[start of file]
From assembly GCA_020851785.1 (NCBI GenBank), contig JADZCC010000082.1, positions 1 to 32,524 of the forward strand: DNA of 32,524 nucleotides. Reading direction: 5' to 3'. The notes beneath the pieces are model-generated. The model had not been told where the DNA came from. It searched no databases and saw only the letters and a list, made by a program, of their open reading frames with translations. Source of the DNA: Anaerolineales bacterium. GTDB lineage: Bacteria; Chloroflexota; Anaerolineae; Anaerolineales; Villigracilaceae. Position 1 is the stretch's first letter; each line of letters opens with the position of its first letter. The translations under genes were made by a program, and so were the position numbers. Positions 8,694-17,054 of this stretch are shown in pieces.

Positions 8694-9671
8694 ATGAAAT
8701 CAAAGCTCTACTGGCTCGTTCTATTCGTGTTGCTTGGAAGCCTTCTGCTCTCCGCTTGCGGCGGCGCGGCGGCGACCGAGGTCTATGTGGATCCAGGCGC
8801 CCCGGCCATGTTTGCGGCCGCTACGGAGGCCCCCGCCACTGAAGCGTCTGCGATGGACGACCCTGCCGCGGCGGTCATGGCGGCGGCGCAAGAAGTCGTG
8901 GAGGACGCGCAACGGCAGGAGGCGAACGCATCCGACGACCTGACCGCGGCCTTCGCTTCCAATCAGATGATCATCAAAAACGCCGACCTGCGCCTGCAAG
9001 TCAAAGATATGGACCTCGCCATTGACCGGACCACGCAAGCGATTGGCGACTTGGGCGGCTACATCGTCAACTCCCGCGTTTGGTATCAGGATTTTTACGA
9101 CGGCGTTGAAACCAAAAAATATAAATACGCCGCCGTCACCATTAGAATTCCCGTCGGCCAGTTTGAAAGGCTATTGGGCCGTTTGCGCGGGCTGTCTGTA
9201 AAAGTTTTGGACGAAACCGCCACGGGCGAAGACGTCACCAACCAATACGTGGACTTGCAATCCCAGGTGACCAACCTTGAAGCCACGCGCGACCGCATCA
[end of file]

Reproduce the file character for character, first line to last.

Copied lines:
From assembly GCA_020851785.1 (NCBI GenBank), contig JADZCC010000082.1, positions 1 to 32,524 of the forward strand: DNA of 32,524 nucleotides. Reading direction: 5' to 3'. The notes beneath the pieces are model-generated. The model had not been told where the DNA came from. It searched no databases and saw only the letters and a list, made by a program, of their open reading frames with translations. Source of the DNA: Anaerolineales bacterium. GTDB lineage: Bacteria; Chloroflexota; Anaerolineae; Anaerolineales; Villigracilaceae. Position 1 is the stretch's first letter; each line of letters opens with the position of its first letter. The translations under genes were made by a program, and so were the position numbers. Positions 8,694-17,054 of this stretch are shown in pieces.

Positions 8694-9671
8694 ATGAAAT
8701 CAAAGCTCTACTGGCTCGTTCTATTCGTGTTGCTTGGAAGCCTTCTGCTCTCCGCTTGCGGCGGCGCGGCGGCGACCGAGGTCTATGTGGATCCAGGCGC
8801 CCCGGCCATGTTTGCGGCCGCTACGGAGGCCCCCGCCACTGAAGCGTCTGCGATGGACGACCCTGCCGCGGCGGTCATGGCGGCGGCGCAAGAAGTCGTG
8901 GAGGACGCGCAACGGCAGGAGGCGAACGCATCCGACGACCTGACCGCGGCCTTCGCTTCCAATCAGATGATCATCAAAAACGCCGACCTGCGCCTGCAAG
9001 TCAAAGATATGGACCTCGCCATTGACCGGACCACGCAAGCGATTGGCGACTTGGGCGGCTACATCGTCAACTCCCGCGTTTGGTATCAGGATTTTTACGA
9101 CGGCGTTGAAACCAAAAAATATAAATACGCCGCCGTCACCATTAGAATTCCCGTCGGCCAGTTTGAAAGGCTATTGGGCCGTTTGCGCGGGCTGTCTGTA
9201 AAAGTTTTGGACGAAACCGCCACGGGCGAAGACGTCACCAACCAATACGTGGACTTGCAATCCCAGGTGACCAACCTTGAAGCCACGCGCGACCGCATCA